5 Alternative Pastas
A nutritionist weighs in on kamut, kelp, and more.
“If you get enjoyment from eating regular pasta, it makes you feel good, and you want to build that into your diet, there's a way to do it that’s healthy," says Ryan D. Andrews, a registered dietician with Precision Nutrition and author of A Guide to Plant-Based Eating. However, alternative pastas' benefit is two-fold: they have a lower glycemic index and can even taste richer and more complex than the usual white flour-based version.
Here, Andrews weighs in on five substitutes.
Examples: Black bean, lentil, chickpea
Pros: They add variety to your diet in terms of carbohydrate sources and are nutritionally rich in protein, fiber, folate, B vitamins, and zinc, says Andrews. "They’re also the closest in texture to classic semolina flour pasta."
Cons: Potential pitfalls include a slight flavor of whatever legume they’re made from. This could make it tempting to load on the unhealthy toppings like lots of added cheese, he warns.
2. Sprouted grains
Examples: Sprouted whole wheat, sprouted quinoa, sprouted spelt
Pros: Research shows that the act of sprouting grains (i.e. from rice to millet) makes them easier to digest. Even traditional wheat provides more available amino acids and a higher antioxidant capacity after a 48-hour sprouting period compared to white flour or non-sprouted grains. Says Andrews, “Sprouting is another way to prepare food, like baking or steaming, that can improve flavors and make absorbing iron and calcium a little easier.”
Cons: Although germination reduces some of the gluten content (which is why those with sensitivities are able to tolerate small amounts) you should still exercise caution if you have issues, notes Andrews.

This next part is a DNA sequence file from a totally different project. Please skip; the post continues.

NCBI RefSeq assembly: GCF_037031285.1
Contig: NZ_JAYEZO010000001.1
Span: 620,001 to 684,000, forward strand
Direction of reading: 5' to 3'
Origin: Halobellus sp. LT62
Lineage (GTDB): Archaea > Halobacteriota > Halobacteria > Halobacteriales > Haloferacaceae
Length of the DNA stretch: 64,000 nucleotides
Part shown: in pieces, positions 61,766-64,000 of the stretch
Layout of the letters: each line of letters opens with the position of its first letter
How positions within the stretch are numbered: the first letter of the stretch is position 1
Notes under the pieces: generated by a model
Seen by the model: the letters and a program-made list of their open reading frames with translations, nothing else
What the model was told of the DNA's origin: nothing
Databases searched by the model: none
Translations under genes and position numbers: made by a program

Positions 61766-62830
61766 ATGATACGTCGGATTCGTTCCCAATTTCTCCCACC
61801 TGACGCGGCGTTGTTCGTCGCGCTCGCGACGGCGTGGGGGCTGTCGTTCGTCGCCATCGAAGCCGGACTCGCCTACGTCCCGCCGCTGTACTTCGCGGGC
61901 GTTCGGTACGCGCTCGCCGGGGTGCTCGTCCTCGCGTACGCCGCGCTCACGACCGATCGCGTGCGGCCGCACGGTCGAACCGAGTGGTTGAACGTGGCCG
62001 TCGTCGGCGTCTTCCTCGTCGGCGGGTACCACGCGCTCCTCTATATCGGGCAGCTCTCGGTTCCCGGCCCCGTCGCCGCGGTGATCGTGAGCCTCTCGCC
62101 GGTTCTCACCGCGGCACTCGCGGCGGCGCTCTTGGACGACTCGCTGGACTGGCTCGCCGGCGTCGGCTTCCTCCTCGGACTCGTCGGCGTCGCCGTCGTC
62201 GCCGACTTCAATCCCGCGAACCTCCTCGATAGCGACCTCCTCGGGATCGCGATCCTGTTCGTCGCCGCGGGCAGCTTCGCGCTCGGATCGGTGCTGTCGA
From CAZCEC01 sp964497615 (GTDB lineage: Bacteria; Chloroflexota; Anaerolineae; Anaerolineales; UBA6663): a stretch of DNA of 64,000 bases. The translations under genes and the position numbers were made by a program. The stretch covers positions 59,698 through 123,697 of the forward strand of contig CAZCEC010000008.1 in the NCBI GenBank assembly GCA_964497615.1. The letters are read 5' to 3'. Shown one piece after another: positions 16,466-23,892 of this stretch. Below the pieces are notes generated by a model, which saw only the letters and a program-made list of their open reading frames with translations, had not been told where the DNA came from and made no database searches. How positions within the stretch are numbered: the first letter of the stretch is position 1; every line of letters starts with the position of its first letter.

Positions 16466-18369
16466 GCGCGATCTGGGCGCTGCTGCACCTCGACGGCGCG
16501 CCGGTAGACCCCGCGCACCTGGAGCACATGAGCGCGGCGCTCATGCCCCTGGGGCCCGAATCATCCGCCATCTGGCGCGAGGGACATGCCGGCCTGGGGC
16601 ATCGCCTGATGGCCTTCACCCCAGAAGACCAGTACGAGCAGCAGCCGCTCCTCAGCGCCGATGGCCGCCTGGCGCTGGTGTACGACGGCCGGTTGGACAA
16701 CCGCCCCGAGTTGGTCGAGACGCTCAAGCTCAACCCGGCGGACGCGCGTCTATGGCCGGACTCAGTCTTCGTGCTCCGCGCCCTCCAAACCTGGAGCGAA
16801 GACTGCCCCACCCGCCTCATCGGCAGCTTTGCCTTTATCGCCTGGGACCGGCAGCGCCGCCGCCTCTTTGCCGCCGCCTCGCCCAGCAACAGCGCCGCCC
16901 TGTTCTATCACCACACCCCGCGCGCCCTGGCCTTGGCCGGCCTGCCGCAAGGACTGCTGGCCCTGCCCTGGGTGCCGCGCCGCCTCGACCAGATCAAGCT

3. Ancient grains
Examples: Kamut, quinoa, spelt, einkorn, chia, amaranth, and buckwheat
Pros: These fiber-filled varieties will make you feel fuller longer and provide a good source of B vitamins, iron, and minerals like magnesium and potassium. Plus, many of them, like quinoa, amaranth, and buckwheat are gluten-free and have a nice, nutty flavor.
Cons: Some, like chia, can be a bit gummy once cooked.
4. Vegetable extract-based
Examples: Kelp, spinach, shirataki noodles
Pros: Made from extracted kelp or konjac root fibers plus powdered extract from the veggie, these springy noodles are filling, cook quickly, and aid in digestion. Kelp noodles are notable for their high iodine content while spinach ones are rich in iron and shirataki contain more than 16 amino acids. These versions also all have a neutral flavor that’s great in spiced dishes like pad Thai.
Cons: They’re a solid sub for rice noodles, but probably won’t scratch that al dente semolina pasta texture craving. Sodium is also a core ingredient in all of the examples above, so if you eat them regularly you can easily overdo your salt intake, explains Andrews. However, other experts say the super-fit don't need to worry about sodium. And be sure to read the ingredient label carefully; some varieties claiming to be spinach noodles, for example, are simply white flour pastas with the added veggie powder.
Examples: Spiralized zucchini, carrots, butternut squash, sweet potato
Pros: As Andrews mentioned, anything that gets more servings of vitamin-packed vegetables and a broader range of foods into your daily meals is ideal. Plus, they’re easy to make and tasty.
Cons: Zoodles can become soggy, especially when paired with water-based sauces such as tomato.